Installation view of A Mother, Possibly at the Orlando Museum of Art, Orlando, Florida. Photograph courtesy of Macbeth Studios and the Orlando Museum of Art, Orlando, Florida.
Installation view of A Mother, Possibly at the Orlando Museum of Art, Orlando, Florida. Photograph courtesy of Macbeth Studios and the Orlando Museum of Art, Orlando, Florida.
Installation view of A Mother, Possibly at the Orlando Museum of Art, Orlando, Florida. Photograph courtesy of Macbeth Studios and the Orlando Museum of Art, Orlando, Florida.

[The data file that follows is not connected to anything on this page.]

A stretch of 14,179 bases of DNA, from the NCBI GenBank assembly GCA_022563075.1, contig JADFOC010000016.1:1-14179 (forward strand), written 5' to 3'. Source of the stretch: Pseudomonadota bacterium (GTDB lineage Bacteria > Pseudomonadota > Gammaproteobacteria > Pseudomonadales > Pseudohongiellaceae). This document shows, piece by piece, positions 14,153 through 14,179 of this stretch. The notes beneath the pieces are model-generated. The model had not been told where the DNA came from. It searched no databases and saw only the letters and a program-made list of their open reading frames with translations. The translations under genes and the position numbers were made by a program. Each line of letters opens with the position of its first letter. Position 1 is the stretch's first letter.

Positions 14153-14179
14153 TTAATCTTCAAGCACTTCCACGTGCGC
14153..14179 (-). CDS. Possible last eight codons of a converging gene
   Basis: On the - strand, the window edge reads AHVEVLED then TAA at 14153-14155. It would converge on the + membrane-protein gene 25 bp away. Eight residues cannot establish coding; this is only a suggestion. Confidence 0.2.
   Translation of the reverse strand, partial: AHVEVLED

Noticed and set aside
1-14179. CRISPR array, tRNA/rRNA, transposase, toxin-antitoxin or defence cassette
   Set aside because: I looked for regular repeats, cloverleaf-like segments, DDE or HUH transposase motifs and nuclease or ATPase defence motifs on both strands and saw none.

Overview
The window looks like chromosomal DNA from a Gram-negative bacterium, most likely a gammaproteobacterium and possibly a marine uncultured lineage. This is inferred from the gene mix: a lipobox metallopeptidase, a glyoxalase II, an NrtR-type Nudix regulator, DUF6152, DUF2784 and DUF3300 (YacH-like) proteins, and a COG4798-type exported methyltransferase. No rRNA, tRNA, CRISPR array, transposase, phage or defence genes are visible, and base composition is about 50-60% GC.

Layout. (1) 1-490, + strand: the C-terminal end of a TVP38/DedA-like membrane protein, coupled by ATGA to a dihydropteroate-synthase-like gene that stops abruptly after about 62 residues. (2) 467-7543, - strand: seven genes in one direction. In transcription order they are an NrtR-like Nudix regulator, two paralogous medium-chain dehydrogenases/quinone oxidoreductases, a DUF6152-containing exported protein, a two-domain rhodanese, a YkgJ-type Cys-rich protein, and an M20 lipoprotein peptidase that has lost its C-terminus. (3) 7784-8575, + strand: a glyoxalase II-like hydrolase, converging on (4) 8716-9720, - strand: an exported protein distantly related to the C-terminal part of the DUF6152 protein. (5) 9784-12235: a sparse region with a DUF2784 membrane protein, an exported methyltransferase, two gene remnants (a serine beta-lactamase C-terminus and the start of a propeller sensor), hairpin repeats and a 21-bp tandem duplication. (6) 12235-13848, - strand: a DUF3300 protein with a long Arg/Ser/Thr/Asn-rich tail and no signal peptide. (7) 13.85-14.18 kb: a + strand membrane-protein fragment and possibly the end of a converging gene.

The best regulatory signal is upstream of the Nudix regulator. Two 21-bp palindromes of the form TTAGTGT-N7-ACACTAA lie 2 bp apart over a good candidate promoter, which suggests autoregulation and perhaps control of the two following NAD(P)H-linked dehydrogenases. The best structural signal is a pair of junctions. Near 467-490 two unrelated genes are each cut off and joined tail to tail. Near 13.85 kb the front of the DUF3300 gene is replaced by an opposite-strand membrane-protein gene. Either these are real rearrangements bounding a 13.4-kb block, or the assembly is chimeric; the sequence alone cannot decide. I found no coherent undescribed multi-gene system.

Alongside the sacrifice felt by these spiritual mothers of history, I’m drawn to the particularly Floridian sense of motherhood on view through the work of South Florida-based artists Francie Bishop Good, Peggy Levison Nolan, and Nina Surel. Photography offers a close and personal view of mothers at every stage of raising their kids, from the momentous motion of consoling a newborn in rage tears to the stages of parenting seven growing teenagers. Good’s Pembroke Pines (2009) series—titled and hailed after my own hometown suburbia—documents the field work the artist took in visiting the now permanently closed Susan B. Anthony Recovery Center, where pregnant people, mothers and their children under the age of nine, and families received care and treatment for substance abuse, transitional housing, and mental health. Without context, the mothers in Good’s photographs are alleviated of the weight and negative connotations associated with addiction and rehab, as they rear their children with tenderness. Peggy Levison Nolan’s film photographs bear a similar gravity by documenting her teenagers in the projects of Naranja and Hollywood, Florida. The ability to pay attention so keenly to her children is an act of motherhood in itself, as her images evolved into depictions of becoming a grandmother and seeing her kids become parents.